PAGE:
Turkey’s president has announced that the country will send a ship to Cyprus to begin exploratory gas drilling, just days after ExxonMobil, a US energy company, sent its own survey vessels to the region.
“As tensions flare” over the resources from the ethnically divided island, Turkish President Recep Tayyip Erdogan, has said he “will not tolerate” reserves being used by Greek Cypriots while his country is involved with other military conflicts, The Guardian reports.
“Hopefully it has been instructive for some who saw an opportunity to act unilaterally when Turkey is engaged in anti-terrorism operations elsewhere,” Erdogan said.
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He said the self-proclaimed Turkish republic of Northern Cyprus should have a right to the island’s natural resources adding that the areas designated for drilling fall under Ankara’s maritime jurisdiction.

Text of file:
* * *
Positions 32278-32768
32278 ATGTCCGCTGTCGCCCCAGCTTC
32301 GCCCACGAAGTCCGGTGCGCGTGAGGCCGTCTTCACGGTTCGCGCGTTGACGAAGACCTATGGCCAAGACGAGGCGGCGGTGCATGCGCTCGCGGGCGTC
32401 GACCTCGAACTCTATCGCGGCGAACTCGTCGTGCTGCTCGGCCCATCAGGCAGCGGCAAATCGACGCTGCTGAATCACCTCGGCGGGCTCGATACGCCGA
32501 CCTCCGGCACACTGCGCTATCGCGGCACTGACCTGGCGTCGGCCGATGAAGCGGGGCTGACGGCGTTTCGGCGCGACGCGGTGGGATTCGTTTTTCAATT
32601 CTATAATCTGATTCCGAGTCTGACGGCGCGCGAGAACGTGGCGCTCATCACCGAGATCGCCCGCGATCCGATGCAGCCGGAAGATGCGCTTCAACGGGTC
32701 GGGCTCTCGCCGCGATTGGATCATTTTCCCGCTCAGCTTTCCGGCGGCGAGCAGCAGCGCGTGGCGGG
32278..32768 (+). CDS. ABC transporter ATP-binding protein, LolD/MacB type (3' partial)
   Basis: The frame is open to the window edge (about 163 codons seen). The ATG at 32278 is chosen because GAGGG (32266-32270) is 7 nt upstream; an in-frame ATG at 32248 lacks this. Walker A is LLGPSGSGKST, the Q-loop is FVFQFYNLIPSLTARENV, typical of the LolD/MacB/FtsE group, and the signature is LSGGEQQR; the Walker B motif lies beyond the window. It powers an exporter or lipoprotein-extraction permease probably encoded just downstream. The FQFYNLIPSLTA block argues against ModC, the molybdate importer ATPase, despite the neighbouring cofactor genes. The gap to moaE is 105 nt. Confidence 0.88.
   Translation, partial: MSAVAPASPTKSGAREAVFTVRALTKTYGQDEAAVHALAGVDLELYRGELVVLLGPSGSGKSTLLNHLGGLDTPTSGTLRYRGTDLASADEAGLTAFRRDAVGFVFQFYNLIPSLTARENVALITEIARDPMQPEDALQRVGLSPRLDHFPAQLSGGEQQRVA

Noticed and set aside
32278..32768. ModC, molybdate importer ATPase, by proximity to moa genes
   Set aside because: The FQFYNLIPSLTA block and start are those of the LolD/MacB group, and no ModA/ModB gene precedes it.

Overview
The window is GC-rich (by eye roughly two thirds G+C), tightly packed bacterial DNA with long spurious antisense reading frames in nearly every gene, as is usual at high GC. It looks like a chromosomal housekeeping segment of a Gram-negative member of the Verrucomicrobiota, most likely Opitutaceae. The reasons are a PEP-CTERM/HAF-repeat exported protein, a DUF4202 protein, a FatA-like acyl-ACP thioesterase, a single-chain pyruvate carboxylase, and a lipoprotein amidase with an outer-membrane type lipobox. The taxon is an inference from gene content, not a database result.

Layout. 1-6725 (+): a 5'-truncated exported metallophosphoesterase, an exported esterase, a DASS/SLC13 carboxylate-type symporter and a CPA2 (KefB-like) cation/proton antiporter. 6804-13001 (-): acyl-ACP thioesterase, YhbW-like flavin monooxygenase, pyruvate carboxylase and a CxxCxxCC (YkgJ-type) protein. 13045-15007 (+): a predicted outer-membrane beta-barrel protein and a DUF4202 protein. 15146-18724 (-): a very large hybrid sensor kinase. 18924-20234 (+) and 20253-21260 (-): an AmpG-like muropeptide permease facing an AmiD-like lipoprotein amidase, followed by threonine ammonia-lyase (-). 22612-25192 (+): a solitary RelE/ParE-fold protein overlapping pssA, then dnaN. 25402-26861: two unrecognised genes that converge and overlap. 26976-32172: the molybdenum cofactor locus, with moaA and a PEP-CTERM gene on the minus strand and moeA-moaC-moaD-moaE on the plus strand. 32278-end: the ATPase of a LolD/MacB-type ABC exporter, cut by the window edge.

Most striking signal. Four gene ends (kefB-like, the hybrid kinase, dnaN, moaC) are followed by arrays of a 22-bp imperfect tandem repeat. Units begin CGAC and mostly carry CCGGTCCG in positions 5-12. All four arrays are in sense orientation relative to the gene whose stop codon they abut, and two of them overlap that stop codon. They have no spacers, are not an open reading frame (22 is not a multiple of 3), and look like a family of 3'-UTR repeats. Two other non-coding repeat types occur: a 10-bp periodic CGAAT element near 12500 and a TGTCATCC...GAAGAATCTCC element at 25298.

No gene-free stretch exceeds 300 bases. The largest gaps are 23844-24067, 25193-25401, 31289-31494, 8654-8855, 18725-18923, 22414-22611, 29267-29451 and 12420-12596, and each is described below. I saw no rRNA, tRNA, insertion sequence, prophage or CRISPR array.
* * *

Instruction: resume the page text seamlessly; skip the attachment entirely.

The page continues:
Turkish warships were ordered to stop any drilling attempts made by ENI, an Italian energy company that had been commissioned by Cyprus’s government – in what was considered “a brazen act of brinkmanship”.
Erdogan said the Turkish warships that tried to prevent the ship from drilling “served as a lesson to some”, the Associated Press reports.
“Optimism had mounted over the east Mediterranean’s potential as a gas-producing hub after geological surveys pointed to vast reserves around Cyprus,” says The Guardian. The resources have the potential to decrease Europe’s – and Turkey’s – energy dependence on Russia.
Four foreign energy firms have so far been licensed to survey for oil and gas in areas off Cyprus’ southern coast.
Cypriot government spokesman Prodromos Prodromou said their strategy “is to keep calm and go on.
“We cannot accept Turkey interfering and creating problems in what, as underlined by the EU, is a sovereign right to exploit our natural wealth.”
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